YOUth should know: 7 things about Guide Dogs
Guide Dogs are allowed in various public spaces, including public transport, malls and food establishments.
A passenger on the MRT was met with terror when she saw two commuters enter her carriage with a Labrador Retriever in tow.
The woman then took her grievances to Stomp, a news website featuring user-generated material, on Nov 18. An article was later published on Nov 27 detailing her experience.
There, she shared that she feared for the safety of her child, and felt that the MRT staff should talk to the commuters about bringing their dog into a space “catered to people”.
However, she was met with backlash when the dog was revealed to be a trained Guide Dog, which is permitted on public transport.
The owner of the dog was later revealed to be Sophie Soon, a para swimmer who was diagnosed with cone rod-dystrophy at the age of five.
After someone sent her a link to the Stomp article through a direct message on Instagram, the 26-year-old came forward on TikTok to give viewers more insights on Guide Dogs.
@sophsoon Whether you've seen this article or not, I hope this vid gave you some basic info on guide dogs! Do leave any more questions you have for me. 😊 #sgtiktok #guidedog #accessibility ♬ original sound - sophsoon - Sophie 🏊🏼♀️🦮💙
In response to people expressing immense support for her and her dog Orinda, Sophie commented that educating those who are unfamiliar with Guide Dogs is key to preventing such incidents from happening.
Here are some things from Guide Dogs Singapore (GDS) that youths should know about Guide Dogs and how to interact with one:
1. Who are Guide Dogs for?
Guide Dogs are assistance dogs trained to lead individuals with vision loss.
According to GDS, different eye conditions can impede mobility, hence an individual need not be completely blind to have a Guide Dog.
Instead, individuals are assessed by qualified personnel to determine if they can become Guide Dog users.
2. What kind of training does a Guide Dog undergo?
In her TikTok video, Sophie explained: “Guide Dogs spend the first two years of their lives undergoing training … there are a lot of tests, training and socialising done in this period.”
According to GDS’s Guide Dog programme, Guide Dogs spend their first year of puppyhood with puppy raisers or foster families. They are trained in basic obedience and are exposed to community environments, sights and sounds.
When the dogs are 12 months old, their temperaments are assessed. Dogs which pass this assessment are then attached to a Guide Dog trainer for the next five months, with periodic milestone checks along the way.
After graduating from Guide Dog school, the dogs are matched with Guide Dog applicants, and undergo another three to four weeks of intensive training with their handler to learn how to work as a team.
3. Are there things Guide Dogs cannot do?
In an FAQ section on its website, GDS revealed that Guide Dogs cannot read traffic signals, and are instead trained to listen to directional commands from their users before crossing roads.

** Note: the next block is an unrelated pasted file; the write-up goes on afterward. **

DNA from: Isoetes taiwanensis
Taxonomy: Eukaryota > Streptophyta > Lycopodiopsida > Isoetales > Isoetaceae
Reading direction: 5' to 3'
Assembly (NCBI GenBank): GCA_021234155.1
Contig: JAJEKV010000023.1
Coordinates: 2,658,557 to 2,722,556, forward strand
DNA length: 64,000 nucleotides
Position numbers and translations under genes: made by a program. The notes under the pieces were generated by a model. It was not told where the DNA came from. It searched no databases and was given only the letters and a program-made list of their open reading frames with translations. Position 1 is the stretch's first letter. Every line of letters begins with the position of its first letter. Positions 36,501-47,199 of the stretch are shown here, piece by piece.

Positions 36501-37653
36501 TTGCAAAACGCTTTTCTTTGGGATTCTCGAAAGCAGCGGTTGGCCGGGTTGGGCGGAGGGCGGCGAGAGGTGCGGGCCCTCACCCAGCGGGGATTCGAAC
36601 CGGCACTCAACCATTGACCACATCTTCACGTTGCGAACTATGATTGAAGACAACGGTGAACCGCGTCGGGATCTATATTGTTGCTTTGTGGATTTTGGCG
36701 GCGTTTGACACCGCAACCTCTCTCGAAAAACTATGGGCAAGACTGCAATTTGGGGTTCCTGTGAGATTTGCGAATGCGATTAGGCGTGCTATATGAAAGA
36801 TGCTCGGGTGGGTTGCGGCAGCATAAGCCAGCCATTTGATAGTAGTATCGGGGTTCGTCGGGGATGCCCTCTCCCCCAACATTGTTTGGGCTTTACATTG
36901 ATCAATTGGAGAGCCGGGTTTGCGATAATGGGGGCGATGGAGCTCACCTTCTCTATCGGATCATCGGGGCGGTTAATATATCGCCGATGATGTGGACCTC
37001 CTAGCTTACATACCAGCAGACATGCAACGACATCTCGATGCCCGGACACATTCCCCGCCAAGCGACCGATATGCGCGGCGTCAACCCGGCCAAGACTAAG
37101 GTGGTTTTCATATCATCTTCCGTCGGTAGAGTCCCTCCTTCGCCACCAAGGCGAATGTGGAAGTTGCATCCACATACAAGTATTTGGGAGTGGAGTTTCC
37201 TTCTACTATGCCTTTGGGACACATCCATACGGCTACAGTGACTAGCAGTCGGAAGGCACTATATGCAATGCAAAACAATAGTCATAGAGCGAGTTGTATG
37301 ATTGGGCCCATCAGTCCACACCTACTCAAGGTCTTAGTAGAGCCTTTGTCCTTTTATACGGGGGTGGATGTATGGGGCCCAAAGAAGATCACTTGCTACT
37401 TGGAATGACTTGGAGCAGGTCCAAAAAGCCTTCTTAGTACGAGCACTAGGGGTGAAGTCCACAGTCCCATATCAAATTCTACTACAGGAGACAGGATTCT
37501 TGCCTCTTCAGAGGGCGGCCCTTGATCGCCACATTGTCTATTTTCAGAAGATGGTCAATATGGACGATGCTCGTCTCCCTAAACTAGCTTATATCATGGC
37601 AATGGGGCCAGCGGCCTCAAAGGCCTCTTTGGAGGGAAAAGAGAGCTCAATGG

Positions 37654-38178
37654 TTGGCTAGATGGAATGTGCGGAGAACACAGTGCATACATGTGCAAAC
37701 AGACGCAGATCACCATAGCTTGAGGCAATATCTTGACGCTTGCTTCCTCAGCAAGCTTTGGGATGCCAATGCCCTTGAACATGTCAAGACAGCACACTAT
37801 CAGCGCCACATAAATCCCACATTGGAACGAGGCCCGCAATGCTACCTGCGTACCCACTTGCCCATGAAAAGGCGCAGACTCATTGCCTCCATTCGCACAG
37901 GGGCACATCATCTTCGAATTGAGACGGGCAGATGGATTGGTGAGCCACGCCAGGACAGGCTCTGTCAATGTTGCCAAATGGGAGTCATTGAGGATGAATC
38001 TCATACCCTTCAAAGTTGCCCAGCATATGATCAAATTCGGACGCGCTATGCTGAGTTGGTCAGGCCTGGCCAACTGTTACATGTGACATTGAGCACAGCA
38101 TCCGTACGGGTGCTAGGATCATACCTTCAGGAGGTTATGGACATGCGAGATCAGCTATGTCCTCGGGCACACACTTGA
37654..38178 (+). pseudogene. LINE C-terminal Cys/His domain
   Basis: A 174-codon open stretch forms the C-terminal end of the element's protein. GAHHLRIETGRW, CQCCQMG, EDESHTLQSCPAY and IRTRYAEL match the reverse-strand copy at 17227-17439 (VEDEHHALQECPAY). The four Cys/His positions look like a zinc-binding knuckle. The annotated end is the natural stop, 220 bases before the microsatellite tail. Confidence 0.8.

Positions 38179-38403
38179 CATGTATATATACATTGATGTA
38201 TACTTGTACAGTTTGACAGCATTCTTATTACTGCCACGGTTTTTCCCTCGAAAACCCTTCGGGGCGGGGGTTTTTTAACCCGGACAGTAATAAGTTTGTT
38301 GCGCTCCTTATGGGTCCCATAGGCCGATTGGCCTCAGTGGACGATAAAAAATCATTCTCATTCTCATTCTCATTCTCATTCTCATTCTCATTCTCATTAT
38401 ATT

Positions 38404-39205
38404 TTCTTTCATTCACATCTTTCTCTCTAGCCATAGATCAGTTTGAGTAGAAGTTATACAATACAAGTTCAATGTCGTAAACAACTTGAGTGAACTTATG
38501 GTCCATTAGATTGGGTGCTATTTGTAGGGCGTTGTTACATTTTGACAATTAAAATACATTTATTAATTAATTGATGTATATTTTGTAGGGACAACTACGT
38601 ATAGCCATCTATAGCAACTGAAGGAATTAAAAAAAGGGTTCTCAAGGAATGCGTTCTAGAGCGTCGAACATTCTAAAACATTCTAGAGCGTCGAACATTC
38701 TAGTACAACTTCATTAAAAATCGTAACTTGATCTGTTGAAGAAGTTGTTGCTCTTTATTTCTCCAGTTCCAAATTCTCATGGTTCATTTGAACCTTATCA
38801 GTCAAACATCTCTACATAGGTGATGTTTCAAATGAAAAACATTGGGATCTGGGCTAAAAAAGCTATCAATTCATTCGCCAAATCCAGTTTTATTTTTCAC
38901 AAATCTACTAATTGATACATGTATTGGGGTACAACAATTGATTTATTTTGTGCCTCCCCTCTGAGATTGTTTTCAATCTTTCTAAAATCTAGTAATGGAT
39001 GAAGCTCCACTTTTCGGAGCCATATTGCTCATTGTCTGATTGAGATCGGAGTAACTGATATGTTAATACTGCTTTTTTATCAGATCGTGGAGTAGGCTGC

However, they are also trained to disobey said commands if a vehicle is approaching.
Guide Dogs also cannot determine the route to a new destination. Instead, they are only able to anticipate destinations if they travel via the same route regularly.
4. Will Guide Dogs dirty public spaces or disturb members of the public?
Guide Dogs are trained to go to the toilet outside and at appropriate areas when commanded to do so. They will also be picked up after by their users, shared GDS on its FAQ section.
As there are working protocols that Guide Dogs and their users are trained to abide by, they are unlikely to disturb members of the public.
5. What are some public spaces guide dogs are allowed in?
Guide Dog laws as listed by GDS state that the friendly canines are allowed to reside in HDB flats, and can venture out into public spaces such as public transport, banks, food establishments and private markets.
They are also allowed in halal-certified premises by the Majlis Ugama Islam Singapore (MUIS).
Other Guide Dog friendly establishments can also be found here.
6. How should you interact with a guide dog in public?
According to GDS, Guide Dogs can be identified by their working harness which consists of a body piece and hard handle.
While they are at work, members of the public should not attempt to approach or pet Guide Dogs, feed them, or give them toys without approaching the user for permission beforehand.
Doing so may cause the dog to be distracted from their task, and may put the safety of their users at risk.
When walking a pet and seeing a Guide Dog approach, GDS also recommends keeping pets on a short leash or carrying them to prevent any incidents between the Guide Dog and other pets.
7. Are Guide Dogs on duty all the time?
Guide Dogs don’t work 24/7, and are encouraged to play and relax during these times as it can be a good way for the handler and Guide Dog to bond.
Guide Dogs commonly retire between the ages of nine to 11 years old, after which users can either choose to adopt them as a pet, or nominate a friend or family member to do so.
Alternatively, GDS would find suitable homes for the dogs to live out their retirement in comfort.
For more information on Guard Dogs, check out Guide Dogs Singapore’s website.